Following Up for the Week Ending 11/7/2010

Quick Security Alerts for the Week Ending 11/7/2010

feeds | grep links > Holographic Video Displays, Univac’s Electoral Prediction, Patent Database is Up and Running, and More

  • First glimmerings of holographic video displays
    John Timmer at Ars Technica discusses some pretty impressive research considering how little holography has advanced for anything other than trivial applications. The system these researchers are building may seem crude but most of the equipment being used, including the network connection, are pretty close to consumer grade. The potential is enormous though I have to imagine free standing holography is a further horizon beyond these re-writing but otherwise fairly constrained displays.
  • History of computing and elections from 1952
    Wired has re-printed an article from around the time of the last US elections by Randy Alfred. In it, he explains how Univac, one of the earliest computers, was tasked with predicting the presidential election in 1952. The forecast put together by the machines and its operators was remarkably accurate but the TV folks they initially approached were too skeptical to air it at the time, only admitting to discounting the computer’s results well after they were obviously correct.
  • Patent database is up and running
    Rogue archivist, Carl Malamud, has the good news at O’Reilly Radar. The joint effort between the USPTO, the White House and Jon Orwant at Google has resulted in a new, open database that supplants feeds that formerly required substantial subscription feeds. As Carl explains, this was no easy chore given vested interests in the revenue streams from the old, closed system. A huge win for restoring a critical piece of our informational commons here in the US.
  • Five years of Linux kernel benchmarks, Slashdot
  • Group trying to get back scatter airport scanners banned, Techdirt
  • Google and Facebook to face tougher EU privacy rules, Reuters, via Groklaw
  • New beta of Firefox 4 mobile released, Mozilla, via Hacker News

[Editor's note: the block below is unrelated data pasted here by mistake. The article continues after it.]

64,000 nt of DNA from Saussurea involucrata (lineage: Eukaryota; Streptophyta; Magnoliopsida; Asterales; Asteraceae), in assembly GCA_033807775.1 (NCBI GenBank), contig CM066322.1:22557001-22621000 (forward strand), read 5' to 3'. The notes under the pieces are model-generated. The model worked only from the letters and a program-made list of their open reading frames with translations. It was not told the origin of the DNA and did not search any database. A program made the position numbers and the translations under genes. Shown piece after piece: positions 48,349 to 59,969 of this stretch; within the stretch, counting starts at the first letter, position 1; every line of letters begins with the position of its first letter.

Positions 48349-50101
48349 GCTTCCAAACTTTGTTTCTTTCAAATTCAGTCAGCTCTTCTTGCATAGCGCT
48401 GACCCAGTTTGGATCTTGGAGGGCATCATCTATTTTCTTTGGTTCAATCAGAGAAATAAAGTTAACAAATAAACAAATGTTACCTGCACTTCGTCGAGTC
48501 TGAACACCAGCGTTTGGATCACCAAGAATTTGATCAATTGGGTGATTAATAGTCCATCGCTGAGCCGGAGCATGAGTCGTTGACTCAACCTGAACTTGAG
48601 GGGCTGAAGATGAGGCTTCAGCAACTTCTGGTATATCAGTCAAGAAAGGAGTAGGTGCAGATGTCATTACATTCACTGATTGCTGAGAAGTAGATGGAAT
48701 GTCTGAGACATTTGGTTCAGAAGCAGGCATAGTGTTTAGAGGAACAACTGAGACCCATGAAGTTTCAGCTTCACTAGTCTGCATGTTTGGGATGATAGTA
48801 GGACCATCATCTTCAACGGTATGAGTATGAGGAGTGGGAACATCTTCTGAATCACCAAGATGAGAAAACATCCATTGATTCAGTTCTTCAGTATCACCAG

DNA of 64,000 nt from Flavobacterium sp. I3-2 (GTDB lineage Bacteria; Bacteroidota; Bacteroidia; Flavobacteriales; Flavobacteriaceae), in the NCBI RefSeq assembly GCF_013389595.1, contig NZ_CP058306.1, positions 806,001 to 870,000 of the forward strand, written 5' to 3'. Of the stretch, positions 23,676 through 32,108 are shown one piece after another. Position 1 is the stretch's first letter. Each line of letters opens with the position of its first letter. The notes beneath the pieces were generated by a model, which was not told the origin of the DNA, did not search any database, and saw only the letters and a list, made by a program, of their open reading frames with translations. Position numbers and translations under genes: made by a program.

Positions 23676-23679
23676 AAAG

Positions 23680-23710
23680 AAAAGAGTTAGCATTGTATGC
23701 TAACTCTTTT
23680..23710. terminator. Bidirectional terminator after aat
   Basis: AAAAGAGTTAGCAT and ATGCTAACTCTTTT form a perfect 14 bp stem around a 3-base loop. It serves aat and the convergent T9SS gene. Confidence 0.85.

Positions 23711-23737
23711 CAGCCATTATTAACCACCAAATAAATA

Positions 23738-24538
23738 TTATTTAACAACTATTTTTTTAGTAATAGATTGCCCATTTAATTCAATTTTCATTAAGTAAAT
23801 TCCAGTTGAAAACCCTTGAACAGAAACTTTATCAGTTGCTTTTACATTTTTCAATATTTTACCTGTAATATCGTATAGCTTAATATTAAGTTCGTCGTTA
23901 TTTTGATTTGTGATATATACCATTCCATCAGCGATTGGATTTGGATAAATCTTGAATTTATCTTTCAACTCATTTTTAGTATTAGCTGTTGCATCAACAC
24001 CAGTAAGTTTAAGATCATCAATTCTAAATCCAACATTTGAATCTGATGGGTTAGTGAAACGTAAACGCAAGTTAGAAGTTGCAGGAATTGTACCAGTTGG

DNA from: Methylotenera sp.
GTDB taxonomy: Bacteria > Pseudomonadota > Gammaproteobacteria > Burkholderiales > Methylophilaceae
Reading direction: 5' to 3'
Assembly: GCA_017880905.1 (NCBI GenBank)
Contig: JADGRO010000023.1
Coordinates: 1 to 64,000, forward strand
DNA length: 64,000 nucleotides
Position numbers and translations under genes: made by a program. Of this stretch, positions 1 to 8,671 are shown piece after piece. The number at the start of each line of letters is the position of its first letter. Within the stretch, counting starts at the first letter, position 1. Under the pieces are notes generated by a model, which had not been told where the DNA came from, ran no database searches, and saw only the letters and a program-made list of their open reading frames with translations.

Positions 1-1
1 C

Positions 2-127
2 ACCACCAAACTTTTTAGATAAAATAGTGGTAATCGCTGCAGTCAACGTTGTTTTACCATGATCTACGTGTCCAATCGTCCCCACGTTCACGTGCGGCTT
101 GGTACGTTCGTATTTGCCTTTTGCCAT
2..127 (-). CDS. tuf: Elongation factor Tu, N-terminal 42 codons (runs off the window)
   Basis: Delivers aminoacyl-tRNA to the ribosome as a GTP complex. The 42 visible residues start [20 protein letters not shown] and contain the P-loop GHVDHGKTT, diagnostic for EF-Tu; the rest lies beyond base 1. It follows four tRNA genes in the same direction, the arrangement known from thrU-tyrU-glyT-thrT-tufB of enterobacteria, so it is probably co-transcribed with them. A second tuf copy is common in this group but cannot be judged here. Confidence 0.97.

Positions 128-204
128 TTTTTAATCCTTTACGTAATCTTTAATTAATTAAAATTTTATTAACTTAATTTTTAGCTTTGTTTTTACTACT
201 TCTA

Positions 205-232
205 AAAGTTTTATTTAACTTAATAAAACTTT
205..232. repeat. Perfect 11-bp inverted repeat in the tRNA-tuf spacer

feeds | grep links > USB Dead Drops, Mobile Mesh for Telephony, Facebook Bans Apps that Sold User Data, and More

  • USB dead drops, embedding the dark net in architecture
    Slashdot and BoingBoing covered this project by Aram Bartholl over the weekend. He’s cemented USB sticks into walls and other fixtures at a handful of locations, with plans to set up more such dead drops. The idea is that rather than passing storage containers hand to hand, file shares can simply plug in and copy onto and from the drives what they want. The project seems more like an art installation than an IT effort, a way of weaving asynchronous, anonymous sharing into public spaces.
  • Mobile mesh for wireless telephony
    Duncan Geere cross posted this article to Wired and Ars Technica, it is about research that really is quite similar to other mesh network plans about which I’ve read. Why not make the cutely named body-to-body connections simply provide IP protocol carriage with telephony being just one application carried? I would think the growth of smart phones is what is crushing networks more so than mere phone calls. It will be interesting to see if this work which was done at Queen’s University in Belfast can make better progress on the challenges of making a mobile device based mesh as good as or better than the fixed mobile networks we have now.
  • Facebook bans apps that sold user info to data brokers